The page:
The (Alleged) Uber-ification of Legal Services

The business of law continues to evolve post-Great Recession. Law firms are dealing with clients who are trimming legal budgets, shunning expensive hourly billing rates and subsidized training of associates, and opting for smaller and more cost-sensitive legal options.

These trends have had a ripple effect. The job market for lawyers — while showing signs of improvement in small pockets — remains depressed, resulting in intense critiques of legal education, downward trending law school applications, and law schools adapting or closing. Presumably, law students and new lawyers notice these trends and are strategizing accordingly, thinking commercially and entrepreneurially about their careers, and seeking the best legal experience and ROI in a rough macro legal market.

Entrepreneurs recognize these trends and a few startups —UpCounsel, Lawdingo, Priori Legal, and LawTrades — are riding a robust tech (and derivative branding) wave to disrupt the increasingly vulnerable legal industry. Each (i) strives to provide a frictionless and transparent platform for cost-conscious clients to quickly acquire legal services, and (ii) offers lawyers an alternative avenue to monetize their degrees free of typical infrastructural and administrative burdens of solo or small practice. This new crop of startups has earned the label “the Uber of law.” What is their value proposition for lawyers? Are they truly Uber-like providers of legal services (or is that just opportunistic branding)? Should lawyers care?

I. The Platforms

Distinguishing between the platforms is difficult. Simply put each provides the same basic services: (a) vetting attorneys (generally by confirming Bar admission and practice area(s) of expertise) and clients (by legal issue and intent to actually hire a lawyer), (b) deploying technology to match the two based on the stated expertise, geography, and alleged legal issue in a timely fashion, (c) encouraging communication between them, and (d) where applicable, managing the relationship. Post-mortem, they solicit feedback to bolster the bona fides of the lawyers on the platform and the platform itself. But, the devil is in the details.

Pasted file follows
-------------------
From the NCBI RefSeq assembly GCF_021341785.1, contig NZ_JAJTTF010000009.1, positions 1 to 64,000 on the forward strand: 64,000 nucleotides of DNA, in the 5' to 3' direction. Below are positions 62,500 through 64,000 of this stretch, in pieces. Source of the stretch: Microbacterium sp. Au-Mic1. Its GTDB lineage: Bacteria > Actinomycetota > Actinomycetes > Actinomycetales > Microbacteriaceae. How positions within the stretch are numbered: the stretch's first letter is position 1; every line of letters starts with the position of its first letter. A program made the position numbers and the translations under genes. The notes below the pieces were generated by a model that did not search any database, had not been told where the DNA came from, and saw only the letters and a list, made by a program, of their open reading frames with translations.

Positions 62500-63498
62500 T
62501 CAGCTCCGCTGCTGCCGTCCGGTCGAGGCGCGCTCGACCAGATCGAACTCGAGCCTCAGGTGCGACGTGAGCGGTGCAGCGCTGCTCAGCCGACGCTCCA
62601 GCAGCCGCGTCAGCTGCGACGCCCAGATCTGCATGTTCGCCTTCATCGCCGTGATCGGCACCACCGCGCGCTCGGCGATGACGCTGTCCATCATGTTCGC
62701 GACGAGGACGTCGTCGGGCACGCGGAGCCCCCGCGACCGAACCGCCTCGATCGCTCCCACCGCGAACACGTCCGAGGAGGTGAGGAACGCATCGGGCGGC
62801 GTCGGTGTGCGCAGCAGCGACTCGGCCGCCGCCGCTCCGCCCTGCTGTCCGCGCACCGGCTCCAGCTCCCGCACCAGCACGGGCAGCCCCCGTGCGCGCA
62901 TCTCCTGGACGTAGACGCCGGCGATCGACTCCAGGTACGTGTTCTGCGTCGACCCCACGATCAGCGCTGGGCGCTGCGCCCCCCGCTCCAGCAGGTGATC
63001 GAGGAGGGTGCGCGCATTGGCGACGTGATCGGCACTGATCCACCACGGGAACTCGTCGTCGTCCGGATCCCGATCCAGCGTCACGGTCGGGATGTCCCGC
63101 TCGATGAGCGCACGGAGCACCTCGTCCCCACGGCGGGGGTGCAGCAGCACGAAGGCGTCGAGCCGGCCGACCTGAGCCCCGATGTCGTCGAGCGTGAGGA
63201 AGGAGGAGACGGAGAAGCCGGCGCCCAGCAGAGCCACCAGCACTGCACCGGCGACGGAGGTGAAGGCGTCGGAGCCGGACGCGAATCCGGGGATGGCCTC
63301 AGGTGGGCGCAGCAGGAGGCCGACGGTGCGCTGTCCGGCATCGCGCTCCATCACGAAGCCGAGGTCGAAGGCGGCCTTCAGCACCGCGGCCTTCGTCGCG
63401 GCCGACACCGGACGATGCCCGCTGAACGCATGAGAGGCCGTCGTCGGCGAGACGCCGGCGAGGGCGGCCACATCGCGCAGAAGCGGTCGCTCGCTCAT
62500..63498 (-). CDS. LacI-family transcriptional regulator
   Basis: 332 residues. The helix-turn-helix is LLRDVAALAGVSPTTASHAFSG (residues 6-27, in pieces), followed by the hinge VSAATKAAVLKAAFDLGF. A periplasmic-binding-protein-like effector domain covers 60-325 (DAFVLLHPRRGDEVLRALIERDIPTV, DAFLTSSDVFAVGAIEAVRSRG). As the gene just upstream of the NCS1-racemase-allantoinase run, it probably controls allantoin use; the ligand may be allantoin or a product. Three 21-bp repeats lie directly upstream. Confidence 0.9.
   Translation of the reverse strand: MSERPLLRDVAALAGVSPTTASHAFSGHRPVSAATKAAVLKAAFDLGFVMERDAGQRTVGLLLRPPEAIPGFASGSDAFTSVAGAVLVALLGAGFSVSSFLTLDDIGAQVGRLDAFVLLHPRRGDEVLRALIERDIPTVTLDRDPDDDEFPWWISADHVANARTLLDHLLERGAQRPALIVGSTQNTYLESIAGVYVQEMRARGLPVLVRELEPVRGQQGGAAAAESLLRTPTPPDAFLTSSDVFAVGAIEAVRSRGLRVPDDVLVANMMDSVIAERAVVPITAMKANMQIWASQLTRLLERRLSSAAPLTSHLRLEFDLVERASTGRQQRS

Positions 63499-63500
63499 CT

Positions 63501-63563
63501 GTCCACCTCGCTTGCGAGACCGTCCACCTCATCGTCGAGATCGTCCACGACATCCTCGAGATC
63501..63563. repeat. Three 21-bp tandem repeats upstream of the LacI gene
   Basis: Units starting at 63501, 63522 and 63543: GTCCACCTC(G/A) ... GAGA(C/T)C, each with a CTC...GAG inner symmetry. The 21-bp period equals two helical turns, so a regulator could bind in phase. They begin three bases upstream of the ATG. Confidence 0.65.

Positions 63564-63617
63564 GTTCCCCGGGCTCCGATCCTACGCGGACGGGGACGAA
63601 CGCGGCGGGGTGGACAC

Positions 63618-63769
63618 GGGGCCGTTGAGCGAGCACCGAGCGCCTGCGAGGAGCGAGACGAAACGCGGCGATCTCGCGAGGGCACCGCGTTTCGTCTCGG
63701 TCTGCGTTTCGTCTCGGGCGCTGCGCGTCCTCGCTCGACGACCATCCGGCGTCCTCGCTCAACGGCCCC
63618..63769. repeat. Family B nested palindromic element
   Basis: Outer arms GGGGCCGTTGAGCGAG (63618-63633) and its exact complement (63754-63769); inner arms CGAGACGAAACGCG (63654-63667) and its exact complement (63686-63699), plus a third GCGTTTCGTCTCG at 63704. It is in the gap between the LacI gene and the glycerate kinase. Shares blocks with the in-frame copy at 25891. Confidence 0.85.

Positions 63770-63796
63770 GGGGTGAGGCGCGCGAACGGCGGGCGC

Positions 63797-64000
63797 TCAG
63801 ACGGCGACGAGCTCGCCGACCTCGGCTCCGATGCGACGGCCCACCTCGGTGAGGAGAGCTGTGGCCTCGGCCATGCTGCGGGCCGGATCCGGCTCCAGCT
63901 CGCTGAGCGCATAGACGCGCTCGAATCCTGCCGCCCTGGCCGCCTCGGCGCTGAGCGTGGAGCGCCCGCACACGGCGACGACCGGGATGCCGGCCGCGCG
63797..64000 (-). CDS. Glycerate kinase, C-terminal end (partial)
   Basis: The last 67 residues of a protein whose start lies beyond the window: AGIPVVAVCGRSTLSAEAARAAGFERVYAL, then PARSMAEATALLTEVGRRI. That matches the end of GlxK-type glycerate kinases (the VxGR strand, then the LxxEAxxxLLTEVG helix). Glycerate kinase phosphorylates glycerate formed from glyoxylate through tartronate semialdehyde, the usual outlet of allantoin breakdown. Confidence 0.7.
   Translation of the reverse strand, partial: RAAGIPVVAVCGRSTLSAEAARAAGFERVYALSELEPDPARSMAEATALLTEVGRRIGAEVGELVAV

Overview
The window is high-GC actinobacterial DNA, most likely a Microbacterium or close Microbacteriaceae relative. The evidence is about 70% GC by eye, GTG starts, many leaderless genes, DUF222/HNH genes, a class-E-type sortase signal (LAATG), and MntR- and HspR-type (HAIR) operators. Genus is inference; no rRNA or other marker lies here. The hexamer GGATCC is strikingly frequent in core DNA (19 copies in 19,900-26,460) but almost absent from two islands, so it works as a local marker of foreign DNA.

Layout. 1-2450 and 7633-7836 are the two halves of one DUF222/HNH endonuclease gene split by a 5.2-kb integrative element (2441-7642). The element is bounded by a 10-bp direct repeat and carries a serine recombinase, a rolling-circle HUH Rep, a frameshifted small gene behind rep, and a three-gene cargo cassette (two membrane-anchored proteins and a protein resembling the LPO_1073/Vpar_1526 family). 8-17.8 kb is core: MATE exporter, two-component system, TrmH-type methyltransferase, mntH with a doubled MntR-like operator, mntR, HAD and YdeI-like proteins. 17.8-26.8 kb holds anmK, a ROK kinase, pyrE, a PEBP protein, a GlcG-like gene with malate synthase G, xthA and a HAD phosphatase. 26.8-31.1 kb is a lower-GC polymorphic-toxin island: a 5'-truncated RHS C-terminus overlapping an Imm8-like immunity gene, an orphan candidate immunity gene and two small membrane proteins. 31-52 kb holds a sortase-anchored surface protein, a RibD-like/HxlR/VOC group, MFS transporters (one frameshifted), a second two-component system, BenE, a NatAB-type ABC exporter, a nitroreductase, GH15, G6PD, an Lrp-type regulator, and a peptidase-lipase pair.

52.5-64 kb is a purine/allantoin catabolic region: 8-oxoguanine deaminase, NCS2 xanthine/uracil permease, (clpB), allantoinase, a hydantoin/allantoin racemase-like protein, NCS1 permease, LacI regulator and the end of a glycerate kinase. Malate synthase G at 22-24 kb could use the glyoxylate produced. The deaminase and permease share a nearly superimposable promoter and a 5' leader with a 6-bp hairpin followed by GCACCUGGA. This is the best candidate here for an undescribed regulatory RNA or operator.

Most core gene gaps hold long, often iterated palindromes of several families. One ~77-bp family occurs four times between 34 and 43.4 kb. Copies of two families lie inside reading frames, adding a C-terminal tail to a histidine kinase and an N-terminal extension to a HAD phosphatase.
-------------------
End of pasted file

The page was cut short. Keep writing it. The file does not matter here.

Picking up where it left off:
A. UpCounsel — The Early Entrant

Leveraging off of biglaw experience representing marketplace-based startups (including Zipcar and RenttheRunway, among others), Matthew Faustman started SF-based UpCounsel in 2012 to serve as a B2B legal services marketplace for small and medium businesses of roughly 3–300 employees (“SMBs”) after experiencing, first-hand, SMBs shifting away from biglaw towards smaller, more affordable legal counsel. But he also recognized that smaller firms were burdened by a competitive disadvantage caused by resource constraints, administrative hassles, and project management weakness; he concluded that solo practitioners and small firms needed an “infrastructure layer” to really compete.

Via its web platform, UpCounsel attempts to help source lawyers for SMBs for one-off or ongoing legal assignments. For the lawyers, UpCounsel provides the infrastructure layer by managing the entire relationship — from communications to documentation — through the platform (including invoicing and collections). UpCounsel even processes payment. This way, attorneys can focus more on business development and lawyering and less on administration. In exchange, lawyers agree to between a 3.5–15% (yes, 15%!) cut off the top of the fees generated by the engagement. (Faustman did not respond to questions relating to the number of lawyers on board).